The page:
Conference on Inter-Asian Connection II: Singapore - Workshop Themes

1) Transnational Knowledge Economies

Knowledge economies are associated with recent globalization and Asian circulations. Generated by high levels of investment in education, they are often articulated in transnational networks that are dependent on multi-nationals, out-sourcing and off-shoring. Knowledge economies thus reflect the changing face of capitalism in Asia which seems to intensify existing patterns of labor and migration while opening up new dimensions relating to the economy and infrastructure. Possible research foci include:

  • The changing institutional landscape of higher education, research and scientific knowledge production
  • Inter-Asian collaboration and competition in knowledge production
  • Labor hierarchies within knowledge intensive sectors, nationally and internationally
  • Labor hierarchies between the knowledge intensive sector and other sectors: how are high-tech sectors sustained by low-end service industries symbiotically as central parts of the new urban ecology?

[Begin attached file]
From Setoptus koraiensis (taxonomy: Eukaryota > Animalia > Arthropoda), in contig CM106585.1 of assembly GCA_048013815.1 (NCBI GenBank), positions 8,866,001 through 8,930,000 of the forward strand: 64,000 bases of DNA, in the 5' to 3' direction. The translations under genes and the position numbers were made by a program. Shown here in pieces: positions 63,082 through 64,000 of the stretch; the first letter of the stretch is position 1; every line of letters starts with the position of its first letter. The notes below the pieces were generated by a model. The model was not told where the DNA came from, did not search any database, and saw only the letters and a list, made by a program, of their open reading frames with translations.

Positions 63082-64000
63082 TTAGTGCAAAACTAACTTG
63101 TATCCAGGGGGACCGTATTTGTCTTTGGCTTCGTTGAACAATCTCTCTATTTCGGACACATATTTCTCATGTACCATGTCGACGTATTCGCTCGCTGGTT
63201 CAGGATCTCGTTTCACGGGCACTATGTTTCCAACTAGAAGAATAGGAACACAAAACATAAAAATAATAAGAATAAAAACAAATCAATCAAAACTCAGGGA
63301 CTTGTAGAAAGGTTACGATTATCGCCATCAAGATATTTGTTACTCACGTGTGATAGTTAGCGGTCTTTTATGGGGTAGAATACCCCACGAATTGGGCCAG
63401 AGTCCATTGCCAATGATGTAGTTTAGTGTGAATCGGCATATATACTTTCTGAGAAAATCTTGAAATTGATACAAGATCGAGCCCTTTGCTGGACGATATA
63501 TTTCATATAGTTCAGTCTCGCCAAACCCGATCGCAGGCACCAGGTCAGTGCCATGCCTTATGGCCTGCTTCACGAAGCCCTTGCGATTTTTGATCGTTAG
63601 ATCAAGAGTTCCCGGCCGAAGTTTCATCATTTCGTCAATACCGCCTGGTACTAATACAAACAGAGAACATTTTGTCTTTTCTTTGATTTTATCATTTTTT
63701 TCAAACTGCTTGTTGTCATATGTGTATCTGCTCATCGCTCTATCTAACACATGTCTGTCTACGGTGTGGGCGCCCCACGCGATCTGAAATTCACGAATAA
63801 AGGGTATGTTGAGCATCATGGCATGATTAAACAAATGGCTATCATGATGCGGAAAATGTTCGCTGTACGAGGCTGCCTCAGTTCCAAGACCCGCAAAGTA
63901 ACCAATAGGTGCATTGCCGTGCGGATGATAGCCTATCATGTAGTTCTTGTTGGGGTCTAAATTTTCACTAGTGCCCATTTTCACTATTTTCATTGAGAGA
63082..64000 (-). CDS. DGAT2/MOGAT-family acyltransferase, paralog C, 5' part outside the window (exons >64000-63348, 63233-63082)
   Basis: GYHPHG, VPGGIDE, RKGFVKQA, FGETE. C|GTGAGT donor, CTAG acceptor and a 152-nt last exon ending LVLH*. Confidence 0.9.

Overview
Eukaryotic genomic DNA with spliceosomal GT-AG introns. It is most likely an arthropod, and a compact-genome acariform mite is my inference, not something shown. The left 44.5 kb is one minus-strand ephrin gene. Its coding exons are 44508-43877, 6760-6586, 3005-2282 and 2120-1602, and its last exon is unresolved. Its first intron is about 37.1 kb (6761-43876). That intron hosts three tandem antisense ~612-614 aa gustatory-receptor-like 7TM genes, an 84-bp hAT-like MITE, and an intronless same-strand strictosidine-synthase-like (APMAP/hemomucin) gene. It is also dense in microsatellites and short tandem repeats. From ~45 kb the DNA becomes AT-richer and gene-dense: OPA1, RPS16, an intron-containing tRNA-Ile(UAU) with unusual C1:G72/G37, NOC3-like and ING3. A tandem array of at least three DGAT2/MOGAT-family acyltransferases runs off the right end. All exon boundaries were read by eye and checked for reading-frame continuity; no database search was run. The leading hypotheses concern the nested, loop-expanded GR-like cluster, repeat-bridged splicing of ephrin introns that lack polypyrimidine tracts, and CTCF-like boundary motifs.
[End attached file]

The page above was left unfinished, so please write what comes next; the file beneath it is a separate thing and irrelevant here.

2) Translocal Trust Networks, Religion and Law

This workshop explores how religion, trust networks and law are intertwined in a transnational Asian context. This includes examining how religious groups and trust networks extended across borders (variously defined) both historically and in contemporary times and how systems of trans-local legal norms and religious ideas and practices have served to integrate modes of social, contractual, and diplomatic interaction across Asia. Specific issues could include:

  • How long distance trust networks facilitate the development of business and social enterprises